Often a garnish, nutritious parsley should be added to your food, not your plate. Parsley provides vitamin A, vitamin C, and folic acid. Similar to dill, parsley’s antioxidant activity may fight against carcinogens, such as those in grill smoke.

Uses: Stir chopped parsley into pasta salads, cold bean salads, or tuna salad. Mix it into ground beef before making hamburgers, or sprinkle it on top of soups and stews before serving.


Not far behind oregano, rosemary is also part of a group of herbs with the highest amount of antioxidant activity. Several studies show that it can fight the pathogens that cause foodborne illness, such as Listeria.

Uses: Add chopped rosemary leaves to marinades for grilled meats and vegetables, or sprinkle some on vegetables before roasting. Simmer stems of rosemary leaves in soups and stews.


The oils in sage have been found to reduce inflammation, which is common in those with rheumatoid arthritis and asthma. It is also rich in vitamin K, an important vitamin for bone health.

Uses: Add finely chopped sage to chicken salad, or to tomato sauce. Add a few sage leaves to fish and vegetable packets before grilling.


Along with being rich in antioxidants that protect cell membranes, thyme is also anti-microbial. Its oils protect against microbes on fresh foods, such as lettuce, that could cause illness. Thyme is also rich in iron, manganese, and vitamin K.

Uses: Add thyme leaves to salad dressings, or marinades. It is also delicious in pasta sauces, roasted vegetables, and beans.

Recognizing Hunger Signals Recognizing Hunger Signals

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Recognizing Hunger Signals

Chronic dieting can result in a numbing of hunger signals and an inability to recognize fullness. If you don't respond to hunger knocking on that internal door, eventually it will stop knocking. Eating then occurs in response to stimuli other than true hunger, and that's when the troubles begin – oftentimes resulting in emotional eating and rebound binges.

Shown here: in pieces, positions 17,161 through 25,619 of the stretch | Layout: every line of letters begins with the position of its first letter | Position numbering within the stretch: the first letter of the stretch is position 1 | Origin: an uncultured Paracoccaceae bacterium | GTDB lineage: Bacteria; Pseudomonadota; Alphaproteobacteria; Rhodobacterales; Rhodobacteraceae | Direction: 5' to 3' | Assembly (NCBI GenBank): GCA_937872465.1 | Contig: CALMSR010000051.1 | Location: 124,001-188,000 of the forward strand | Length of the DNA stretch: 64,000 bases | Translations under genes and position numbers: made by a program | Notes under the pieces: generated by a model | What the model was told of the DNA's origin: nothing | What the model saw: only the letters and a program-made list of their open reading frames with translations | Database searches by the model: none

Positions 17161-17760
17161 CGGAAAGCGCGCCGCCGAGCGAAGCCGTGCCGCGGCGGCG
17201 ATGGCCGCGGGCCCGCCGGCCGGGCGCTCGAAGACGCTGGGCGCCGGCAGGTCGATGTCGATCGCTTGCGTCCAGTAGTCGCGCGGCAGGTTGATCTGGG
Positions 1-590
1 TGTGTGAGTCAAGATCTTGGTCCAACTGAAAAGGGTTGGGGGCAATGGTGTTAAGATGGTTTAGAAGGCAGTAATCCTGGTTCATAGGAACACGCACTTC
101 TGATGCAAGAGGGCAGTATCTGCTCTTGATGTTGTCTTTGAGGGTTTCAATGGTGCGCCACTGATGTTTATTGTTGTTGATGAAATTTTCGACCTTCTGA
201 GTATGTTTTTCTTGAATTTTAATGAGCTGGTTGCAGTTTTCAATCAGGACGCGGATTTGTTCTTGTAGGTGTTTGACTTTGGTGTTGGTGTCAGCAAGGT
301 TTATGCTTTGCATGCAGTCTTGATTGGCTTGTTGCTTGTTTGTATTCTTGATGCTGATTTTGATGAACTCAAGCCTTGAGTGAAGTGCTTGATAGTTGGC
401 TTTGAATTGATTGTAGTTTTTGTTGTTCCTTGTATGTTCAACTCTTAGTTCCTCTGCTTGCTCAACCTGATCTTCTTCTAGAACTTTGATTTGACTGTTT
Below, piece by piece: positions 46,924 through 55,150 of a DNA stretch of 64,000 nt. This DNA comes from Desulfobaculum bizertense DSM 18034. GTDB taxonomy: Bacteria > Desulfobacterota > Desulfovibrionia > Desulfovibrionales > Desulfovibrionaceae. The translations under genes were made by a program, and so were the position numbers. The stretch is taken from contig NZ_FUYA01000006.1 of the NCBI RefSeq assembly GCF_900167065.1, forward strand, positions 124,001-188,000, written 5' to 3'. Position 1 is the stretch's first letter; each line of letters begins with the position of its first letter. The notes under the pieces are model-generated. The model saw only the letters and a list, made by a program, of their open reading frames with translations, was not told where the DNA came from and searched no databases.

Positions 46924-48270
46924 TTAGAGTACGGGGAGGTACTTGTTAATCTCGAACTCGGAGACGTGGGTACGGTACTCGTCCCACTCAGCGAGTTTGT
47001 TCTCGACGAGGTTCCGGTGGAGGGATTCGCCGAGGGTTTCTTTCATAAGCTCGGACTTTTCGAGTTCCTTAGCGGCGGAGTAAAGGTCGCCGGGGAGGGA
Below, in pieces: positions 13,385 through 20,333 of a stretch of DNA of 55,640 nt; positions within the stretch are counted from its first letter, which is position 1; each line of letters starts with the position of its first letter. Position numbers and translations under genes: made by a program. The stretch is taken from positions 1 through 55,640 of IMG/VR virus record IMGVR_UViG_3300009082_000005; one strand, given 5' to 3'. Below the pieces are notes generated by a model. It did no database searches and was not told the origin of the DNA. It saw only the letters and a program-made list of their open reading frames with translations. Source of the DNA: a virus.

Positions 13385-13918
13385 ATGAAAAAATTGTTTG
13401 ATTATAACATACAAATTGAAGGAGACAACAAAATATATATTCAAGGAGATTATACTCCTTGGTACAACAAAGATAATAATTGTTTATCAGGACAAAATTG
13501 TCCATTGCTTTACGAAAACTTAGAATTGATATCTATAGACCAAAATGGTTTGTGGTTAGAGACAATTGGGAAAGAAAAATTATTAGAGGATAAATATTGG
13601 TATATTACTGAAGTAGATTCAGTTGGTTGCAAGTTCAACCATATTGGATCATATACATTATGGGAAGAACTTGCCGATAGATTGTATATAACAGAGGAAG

With a little attention to the task, you can re-train yourself to recognize and respond appropriately to hunger and fullness signals. Hunger should be embraced and treated as a valued communication with your body – not something to be feared. Listening to your body and taking the time to care for its needs are critical steps in learning to love and care for yourself.

The first step in recognizing hunger signals and eating intuitively is to be present in the moment. This is difficult to do in our current society where we are constantly looking to the next task even before finishing the prior one. Taking the time to slow down will provide you with a multitude of health benefits. Realize that it is normal for hunger to occur 3 to 5 hours after eating. Start familiarizing yourself with the different levels of hunger and the individual signals that your body relays to you at various stages.

Initiate this process by listening. Check in with your body throughout the day and rate your hunger. A common way to rate hunger is on a scale of 1-to-10 with 1 equivalent to a state of starving and 10 being a state of extreme fullness.

Ideally, you want to initiate a meal when you are in a state of hunger but not completely famished (a scale rating of about 3), and finish a meal when you are in a state of fullness but not completely stuffed (a scale rating of approximately 6).

  • 0 = Starving, famished, headache
  • 3 = Need to eat something, hunger pangs
  • 5 = Comfortable, lightness about you
  • 6 = Somewhat full, satisfied and content
  • 8 = Overfull, need to loosen clothing, must sit for awhile
  • 10 = Nauseated, vow to never eat this much again

It takes a while for the signal of stomach fullness to reach the satiety centers in the brain so it is a good idea to stop eating before you feel full. In other words, if you stop eating at a rating of about 6, you will ultimately end up at a fullness rating of about 7 shortly following the meal.